Herman D. ‘Denny’ Farrell, gentleman and beloved politician, dies at 86
Herb Boyd | 5/31/2018, 10:08 a.m.
Herman “Denny” Farrell Jr. might have evinced an aristocratic presence, but his constituents knew him as a political leader of deep conviction and integrity during his 42 years in office. He was “an icon in New York State politics,” said Speaker Carl E. Heastie. Farrell, 86, died Saturday, May 26, in a Manhattan hospital.
According to Herman Farrell III, his father died of heart failure.
Farrell, said Gov. Andrew Cuomo, “exemplified the best in politics.” “He was a gentleman” and “He set an example of kindness and respect” were among the reflections from his Democratic and Republican colleagues in Albany, many of whom had served alongside him for years.
Last September, Farrell left these colleagues behind after retiring from the Assembly, where he had distinguished himself most notably as the chairman of the Assembly’s Banking committee and later of the Ways and Means Committee. At that time of his retirement announcement, he said he wanted to spend more time with his family, especially his 13-year-old daughter, Sophia.
Born Feb. 4, 1932, in Manhattan, Farrell was the son of parents who immigrated from Jamaica and the U.S. Canal Zone. The couple were extremely enterprising, eventually owning Farrell Frocks, which sold cocktail dresses.
Farrell was a graduate of George Washington High School and briefly attended New York University but never earned a degree.
His political career began when he worked for Mayor John Lindsay in the Washington Heights office. In 1970, he was elected a Democratic state committeeman; for three years he was elected district leader and a year later he began his long tenure as an Assemblyman representing a district that included Harlem and Washington Heights. He was re-elected 21 times to this post. In this capacity he earned the respect of political leaders beyond the state and later was a member of the Democratic National Committee.
A major event in Farrell’s political odyssey occurred in 1985 when Black politicians, forgoing a possible coalition with Hispanic voters, endorsed Farrell as their mayoral candidate against the incumbent Mayor Ed Koch. Hispanic leaders saw Herman Badillo as their choice for the coalition. When the tally was counted, Farrell had less than 40 percent of the vote in Harlem. Citywide his numbers were even less impressive, tallying 13 percent. If Farrell failed to attain the office, he set the stage for David Dinkins’ victory four years later as the city’s first African-American mayor.
In this regard, Dinkins had no doubt of Farrell’s paving the way. “I think it did, no question,” he said upon hearing of his friend’s passing. “It was groundbreaking. He was a good friend, and we were always proud of the fact that we always supported each other.”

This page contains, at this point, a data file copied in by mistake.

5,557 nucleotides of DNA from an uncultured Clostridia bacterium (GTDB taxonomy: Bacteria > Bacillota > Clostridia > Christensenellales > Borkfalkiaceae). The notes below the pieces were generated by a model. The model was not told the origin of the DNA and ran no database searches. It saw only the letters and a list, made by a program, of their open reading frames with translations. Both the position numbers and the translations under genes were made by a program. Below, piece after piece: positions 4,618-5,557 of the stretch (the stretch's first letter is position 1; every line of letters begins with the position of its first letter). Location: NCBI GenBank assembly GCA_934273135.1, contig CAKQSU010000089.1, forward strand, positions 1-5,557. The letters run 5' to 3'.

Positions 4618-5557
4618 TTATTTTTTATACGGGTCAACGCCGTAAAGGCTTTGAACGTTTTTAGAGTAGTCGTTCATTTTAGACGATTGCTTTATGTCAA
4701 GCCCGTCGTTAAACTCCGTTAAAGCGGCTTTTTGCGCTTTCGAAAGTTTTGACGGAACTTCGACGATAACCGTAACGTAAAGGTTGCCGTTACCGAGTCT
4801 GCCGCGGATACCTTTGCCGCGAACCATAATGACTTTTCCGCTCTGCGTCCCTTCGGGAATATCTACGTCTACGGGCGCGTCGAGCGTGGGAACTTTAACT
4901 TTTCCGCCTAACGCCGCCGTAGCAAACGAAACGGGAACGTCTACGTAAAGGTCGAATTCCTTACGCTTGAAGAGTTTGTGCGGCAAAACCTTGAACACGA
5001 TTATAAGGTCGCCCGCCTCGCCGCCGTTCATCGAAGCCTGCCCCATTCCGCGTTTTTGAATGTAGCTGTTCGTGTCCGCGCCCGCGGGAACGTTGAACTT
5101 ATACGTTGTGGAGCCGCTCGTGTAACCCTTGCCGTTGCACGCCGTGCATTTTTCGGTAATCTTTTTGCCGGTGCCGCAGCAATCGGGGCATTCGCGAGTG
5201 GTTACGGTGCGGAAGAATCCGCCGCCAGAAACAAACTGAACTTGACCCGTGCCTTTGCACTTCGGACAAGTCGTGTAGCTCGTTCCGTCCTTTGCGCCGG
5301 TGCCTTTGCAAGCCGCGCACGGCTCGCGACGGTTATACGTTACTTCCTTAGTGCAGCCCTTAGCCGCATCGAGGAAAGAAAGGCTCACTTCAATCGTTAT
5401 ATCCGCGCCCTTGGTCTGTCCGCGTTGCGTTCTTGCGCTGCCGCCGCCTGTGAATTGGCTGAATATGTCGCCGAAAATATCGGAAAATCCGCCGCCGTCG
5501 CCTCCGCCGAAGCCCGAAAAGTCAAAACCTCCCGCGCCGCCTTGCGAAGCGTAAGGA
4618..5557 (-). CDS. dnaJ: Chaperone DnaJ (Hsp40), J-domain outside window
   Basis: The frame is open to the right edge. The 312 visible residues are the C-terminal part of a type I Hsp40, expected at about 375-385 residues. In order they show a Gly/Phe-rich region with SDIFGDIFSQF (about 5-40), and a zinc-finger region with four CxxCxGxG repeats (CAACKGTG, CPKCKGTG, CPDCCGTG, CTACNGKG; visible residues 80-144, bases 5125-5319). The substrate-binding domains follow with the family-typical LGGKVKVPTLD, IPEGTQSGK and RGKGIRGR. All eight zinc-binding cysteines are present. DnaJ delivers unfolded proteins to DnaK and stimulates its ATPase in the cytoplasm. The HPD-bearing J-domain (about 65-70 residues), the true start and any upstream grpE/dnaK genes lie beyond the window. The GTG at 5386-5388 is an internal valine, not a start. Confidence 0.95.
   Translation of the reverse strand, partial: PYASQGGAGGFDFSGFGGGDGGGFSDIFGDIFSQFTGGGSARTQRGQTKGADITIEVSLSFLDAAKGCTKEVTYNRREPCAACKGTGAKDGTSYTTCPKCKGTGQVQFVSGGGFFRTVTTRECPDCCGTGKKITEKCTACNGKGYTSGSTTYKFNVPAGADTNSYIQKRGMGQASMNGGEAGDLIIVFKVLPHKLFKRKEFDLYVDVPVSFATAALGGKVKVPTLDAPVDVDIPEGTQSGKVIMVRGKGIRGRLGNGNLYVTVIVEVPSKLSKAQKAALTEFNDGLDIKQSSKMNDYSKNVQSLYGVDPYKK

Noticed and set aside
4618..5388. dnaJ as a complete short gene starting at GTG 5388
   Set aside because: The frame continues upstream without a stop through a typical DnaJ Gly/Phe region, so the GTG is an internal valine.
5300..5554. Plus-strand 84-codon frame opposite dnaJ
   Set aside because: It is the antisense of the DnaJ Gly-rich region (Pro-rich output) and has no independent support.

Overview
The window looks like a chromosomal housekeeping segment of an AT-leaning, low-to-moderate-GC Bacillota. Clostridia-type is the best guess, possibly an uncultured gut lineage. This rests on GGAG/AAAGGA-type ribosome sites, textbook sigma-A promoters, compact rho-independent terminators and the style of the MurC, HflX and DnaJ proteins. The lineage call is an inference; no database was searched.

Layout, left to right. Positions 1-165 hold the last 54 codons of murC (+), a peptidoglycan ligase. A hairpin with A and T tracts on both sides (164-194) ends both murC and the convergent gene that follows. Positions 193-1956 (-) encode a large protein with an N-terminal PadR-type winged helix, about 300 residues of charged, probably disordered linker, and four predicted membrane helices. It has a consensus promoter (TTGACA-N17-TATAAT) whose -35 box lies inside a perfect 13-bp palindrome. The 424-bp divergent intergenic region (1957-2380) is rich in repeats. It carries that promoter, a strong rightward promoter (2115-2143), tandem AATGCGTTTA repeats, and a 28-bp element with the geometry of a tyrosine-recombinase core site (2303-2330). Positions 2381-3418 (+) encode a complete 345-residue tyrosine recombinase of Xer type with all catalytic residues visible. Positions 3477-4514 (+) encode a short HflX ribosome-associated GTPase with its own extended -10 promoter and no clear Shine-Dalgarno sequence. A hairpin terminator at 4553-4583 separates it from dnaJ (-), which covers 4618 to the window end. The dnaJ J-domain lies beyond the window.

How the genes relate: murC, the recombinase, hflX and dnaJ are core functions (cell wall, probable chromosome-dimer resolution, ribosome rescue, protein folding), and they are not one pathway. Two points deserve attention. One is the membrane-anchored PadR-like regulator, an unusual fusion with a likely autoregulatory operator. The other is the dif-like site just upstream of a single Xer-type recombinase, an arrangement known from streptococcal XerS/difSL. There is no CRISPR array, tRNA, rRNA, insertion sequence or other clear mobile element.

Dinkins and Charles B. Rangel, the former representative from Harlem, are the two remaining politicians of a bygone era, charter members of the “Harlem Clubhouse.” “He’s a remarkable American story, from a court clerk to the Democratic County leader,” Rangel said of Farrell. “The words that best describe him, in my 60 years in politics: He was a straight shooter.”
“Few people gave more to NYC than Denny Farrell,” tweeted Mayor de Blasio. “He showed an unwavering commitment to making New York a fairer place, no matter what side of the aisle you were on.”
Farrell often dismissed accolades and commendations, stating, “I will hardly be remembered,” but Riverbank Park now renamed in his honor will help to sustain his memory and legacy.
His marriage to Theresa Adele Doherty ended in divorce. And in addition to his son Herman III, a playwright, Farrell is survived by his daughter Sophia Ilene Farrell (with his partner Barbara Klar); Monique Guidry-Farrell; and two grandchildren.
Funeral services for late Assemblyman Herman “Denny” Farrell have been announced.
A wake is being held Thursday, May 31, from 3 p.m. to 8 p.m. at Church of the Intercession located at 550 W. 155th St. at Broadway. Funeral services will be held Friday, June 1, at the church at 10 a.m.
Farrell died May 26 at age 86 of heart failure. He was one of New York State’s longest serving politicians, serving for more than 40 years.
In lieu of flowers, Farrell’s family is asking that donations be made to the Isabella Geriatric Center and Children’s Aid.